/Opinion | What Republicans should and should not be doing to respond to Trump’s abuses of power

Opinion | What Republicans should and should not be doing to respond to Trump’s abuses of power



Sen. Richard Burr (R-N.C.) speaks to reporters after a Senate Republican caucus luncheon Sept. 10. (Jonathan Ernst/Reuters)

The Post’s Robert Costa reports:

Several Senate Republicans were privately stunned Wednesday and questioned the White House’s judgment after it released a rough transcript of President Trump’s call with the Ukraine president that showed Trump offering the help of the U.S. attorney general to investigate Democratic presidential candidate Joe Biden.

One Senate Republican, who spoke on the condition of anonymity to speak candidly, said the transcript’s release was a “huge mistake” that the GOP now has to confront and defend— while the party argues at the same time that House Democrats are overreaching with their impeachment inquiry of Trump. . . .

“It remains troubling in the extreme. It’s deeply troubling,” Sen. Mitt Romney (R-Utah) told reporters Wednesday, when asked about the transcript.

Well, that is one way of putting it. To be sure, Trump’s ridiculous lackeys in the Senate have tried to suggest there is nothing in the transcripts to be concerned about, but that is not even flying with everyone in their own caucus.

Even Sen. Ben Sasse (R-Neb.), who had cast aside any qualms about Trump and given up criticism of the president, acknowledged it would be “really, really bad” for a foreign power to get involved in our election. More troubling still, Sasse later in the day declared that “Republicans ought not to be rushing to circle the wagons to say there’s no there there when there’s obviously lots that’s very troubling there.” Uh-oh.

I would suggest that the entire political calculus involving Trump, his presidency and the 2020 election has shifted dramatically in the past 24 hours. Trump has been caught red-handed trying to enlist a foreign power in digging up dirt on a political opponent as he dangled U.S. aid to that country. What is more, Trump was too clueless to realize how damaging this was. His fitness for office and his political judgment as a candidate for reelection are so obviously defective that Republicans would be silly to rally behind him. From now until 2020 they will be asked over and over again: Do you condone this conduct? It is impossible for any of them to seriously defend what has been revealed already in the rough transcript.

Costa’s reporting also finds that “One early divide among Senate Republicans is between the ‘Burr camp’ and the ‘Johnson camp,’ according to two senior GOP aides who were not authorized to speak publicly, referring to Sen. Richard Burr (R-N.C.), the chairman of the Senate Intelligence Committee, and Sen. Ron Johnson (R-Wis.), the chairman of the Homeland Security Committee. Burr’s faction of the Senate GOP has a darker, frustrated view of Trump’s handling of Ukraine, while Johnson has linked the Ukraine issue to his committee’s work into reviewing the launch of the FBI investigation into Hillary Clinton’s emails while serving as secretary of state.” It is a mystery why Johnson should throw himself into the fire for Trump, especially since details of the whistleblower complaint, a potentially even more damaging document, have yet to come out.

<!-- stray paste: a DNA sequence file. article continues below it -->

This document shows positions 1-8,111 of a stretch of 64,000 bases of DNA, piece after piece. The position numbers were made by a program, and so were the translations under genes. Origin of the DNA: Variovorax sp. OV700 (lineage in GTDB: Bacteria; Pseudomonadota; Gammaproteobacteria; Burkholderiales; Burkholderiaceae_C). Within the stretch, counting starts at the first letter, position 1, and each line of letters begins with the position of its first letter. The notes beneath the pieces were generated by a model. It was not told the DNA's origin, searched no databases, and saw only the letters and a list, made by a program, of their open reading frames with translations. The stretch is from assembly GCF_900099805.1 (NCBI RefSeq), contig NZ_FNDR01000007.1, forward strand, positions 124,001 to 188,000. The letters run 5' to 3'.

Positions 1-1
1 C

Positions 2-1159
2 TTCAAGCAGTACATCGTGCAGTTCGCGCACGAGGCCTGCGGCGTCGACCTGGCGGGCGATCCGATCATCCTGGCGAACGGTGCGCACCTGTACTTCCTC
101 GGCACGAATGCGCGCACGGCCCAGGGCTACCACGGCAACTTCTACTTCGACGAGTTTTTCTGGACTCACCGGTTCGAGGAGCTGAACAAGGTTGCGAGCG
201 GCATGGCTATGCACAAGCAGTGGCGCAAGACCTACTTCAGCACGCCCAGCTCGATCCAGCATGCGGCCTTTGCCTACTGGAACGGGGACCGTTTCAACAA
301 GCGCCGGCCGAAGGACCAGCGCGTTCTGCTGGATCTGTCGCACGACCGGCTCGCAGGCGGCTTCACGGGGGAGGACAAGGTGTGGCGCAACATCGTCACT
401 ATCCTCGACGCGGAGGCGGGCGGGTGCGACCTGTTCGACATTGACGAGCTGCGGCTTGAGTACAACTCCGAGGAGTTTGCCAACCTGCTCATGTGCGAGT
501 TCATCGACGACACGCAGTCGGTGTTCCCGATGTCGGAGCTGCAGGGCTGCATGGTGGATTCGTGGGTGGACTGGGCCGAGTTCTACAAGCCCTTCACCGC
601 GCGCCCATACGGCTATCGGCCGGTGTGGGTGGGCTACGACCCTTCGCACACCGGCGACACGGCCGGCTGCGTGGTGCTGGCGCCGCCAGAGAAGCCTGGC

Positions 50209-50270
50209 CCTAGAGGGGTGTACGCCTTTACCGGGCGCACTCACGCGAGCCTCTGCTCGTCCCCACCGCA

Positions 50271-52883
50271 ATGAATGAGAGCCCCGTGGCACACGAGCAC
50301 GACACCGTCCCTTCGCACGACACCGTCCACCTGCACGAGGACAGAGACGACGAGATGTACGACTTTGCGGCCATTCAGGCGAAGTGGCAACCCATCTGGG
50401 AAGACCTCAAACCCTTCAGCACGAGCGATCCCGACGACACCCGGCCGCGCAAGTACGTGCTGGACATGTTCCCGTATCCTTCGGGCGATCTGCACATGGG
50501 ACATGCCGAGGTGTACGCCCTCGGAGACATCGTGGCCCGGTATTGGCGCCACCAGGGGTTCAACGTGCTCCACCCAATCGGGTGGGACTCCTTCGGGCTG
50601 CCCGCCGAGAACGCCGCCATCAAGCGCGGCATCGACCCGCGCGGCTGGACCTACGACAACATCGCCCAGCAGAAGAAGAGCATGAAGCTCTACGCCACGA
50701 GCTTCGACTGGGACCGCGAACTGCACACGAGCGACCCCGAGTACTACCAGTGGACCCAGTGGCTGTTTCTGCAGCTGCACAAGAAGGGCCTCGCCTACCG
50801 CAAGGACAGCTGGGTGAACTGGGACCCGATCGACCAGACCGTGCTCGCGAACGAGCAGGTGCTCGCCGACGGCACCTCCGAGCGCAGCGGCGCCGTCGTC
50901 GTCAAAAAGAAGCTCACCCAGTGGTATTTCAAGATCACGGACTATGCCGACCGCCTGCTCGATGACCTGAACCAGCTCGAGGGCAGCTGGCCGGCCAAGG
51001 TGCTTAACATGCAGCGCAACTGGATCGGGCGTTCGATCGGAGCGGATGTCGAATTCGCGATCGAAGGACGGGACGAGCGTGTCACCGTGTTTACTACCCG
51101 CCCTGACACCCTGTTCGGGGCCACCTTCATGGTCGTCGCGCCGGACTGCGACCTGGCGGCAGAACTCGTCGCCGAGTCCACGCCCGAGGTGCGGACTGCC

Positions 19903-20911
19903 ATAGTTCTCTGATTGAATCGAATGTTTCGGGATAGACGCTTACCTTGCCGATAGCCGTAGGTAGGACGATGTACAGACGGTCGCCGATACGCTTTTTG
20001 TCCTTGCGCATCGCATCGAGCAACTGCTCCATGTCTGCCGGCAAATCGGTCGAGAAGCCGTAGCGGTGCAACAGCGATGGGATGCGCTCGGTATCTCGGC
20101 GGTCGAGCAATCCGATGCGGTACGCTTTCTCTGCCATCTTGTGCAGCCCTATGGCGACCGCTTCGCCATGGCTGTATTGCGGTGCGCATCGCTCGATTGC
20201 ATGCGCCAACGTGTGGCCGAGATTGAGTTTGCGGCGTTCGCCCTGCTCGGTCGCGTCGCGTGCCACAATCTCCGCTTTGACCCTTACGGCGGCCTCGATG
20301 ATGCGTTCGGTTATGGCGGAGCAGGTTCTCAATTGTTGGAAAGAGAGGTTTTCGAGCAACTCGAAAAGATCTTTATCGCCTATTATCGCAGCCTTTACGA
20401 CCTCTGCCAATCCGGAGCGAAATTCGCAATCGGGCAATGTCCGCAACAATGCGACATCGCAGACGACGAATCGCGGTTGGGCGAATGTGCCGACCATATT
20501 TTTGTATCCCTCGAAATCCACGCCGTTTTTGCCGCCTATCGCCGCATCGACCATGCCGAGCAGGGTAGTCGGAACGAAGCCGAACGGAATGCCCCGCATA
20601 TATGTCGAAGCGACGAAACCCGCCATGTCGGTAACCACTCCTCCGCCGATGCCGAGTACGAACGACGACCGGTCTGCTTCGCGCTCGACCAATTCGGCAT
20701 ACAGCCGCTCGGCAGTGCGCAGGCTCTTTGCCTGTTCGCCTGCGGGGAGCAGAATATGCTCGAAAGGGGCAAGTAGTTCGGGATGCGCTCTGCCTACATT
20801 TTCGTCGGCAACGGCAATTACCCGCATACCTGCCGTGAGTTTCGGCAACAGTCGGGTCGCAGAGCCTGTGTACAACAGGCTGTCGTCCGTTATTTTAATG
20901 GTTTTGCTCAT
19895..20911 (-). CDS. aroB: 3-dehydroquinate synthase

The first guideline for Republicans who want to survive this debacle is to stay out of the “Johnson camp.” The ability to distract the public and waylay the press is minimal at this point; every news outlet in the country and every reasonable voter who cares to read the transcript knows Trump’s actions are beyond the pale. Whether they are on the ballot in 2020, the last thing they want is video of them defending this sort of lawlessness and/or carrying Trump’s dirty water.

Second, Republicans should begin considering 2020 alternatives right now. Even if Trump survives this episode and all the other scandals (e.g., emoluments, self-dealing) he will in all likelihood be grievously damaged going into 2020. The states that have canceled primaries should strongly consider un-canceling them. A party must have options when the incumbent president is damaged as Trump already is.

This also means that Republicans who had passed on a challenge, such as former Ohio governor John Kasich and Maryland Gov. Larry Hogan, should give serious consideration to getting into the race. The potential for Trump’s support in the country at large and even within the GOP to plummet is real for the first time in his presidency. They should be candid about their role: The president, whatever Republicans think of him, is mortally wounded as a candidate for reelection. No one associated with this mess (e.g., Vice President Pence) will be able to take Trump’s spot. They need a Republican entirely divorced from this behavior who has consistently called out Trump’s corruption.

Republicans should recognize that their own political survival and that of the party’s in 2020 will depend on the degree to which both can entirely dissociate themselves from Trump’s abuses of power. That may be impossible for characters such as Sen. Lindsey O. Graham (R-S.C.) who have appeased and enabled Trump from the start, but it is not too late for other Republicans to save themselves.

Read more:

Hugh Hewitt: Impeachment-minded Democrats, welcome to Al Capone’s vault. Look familiar?

Marc A. Thiessen: Democrats’ double standard on Ukraine

Henry Olsen: This Ukraine scandal would be a bigger deal if Trump wasn’t constantly attacked

Henry Olsen: Do Democrats realize McConnell would call the shots in a Senate impeachment trial?

Megan McArdle: The irony in Democrats’ impeachment position

Anne Applebaum: Tuesday was a turning point on both sides of the Atlantic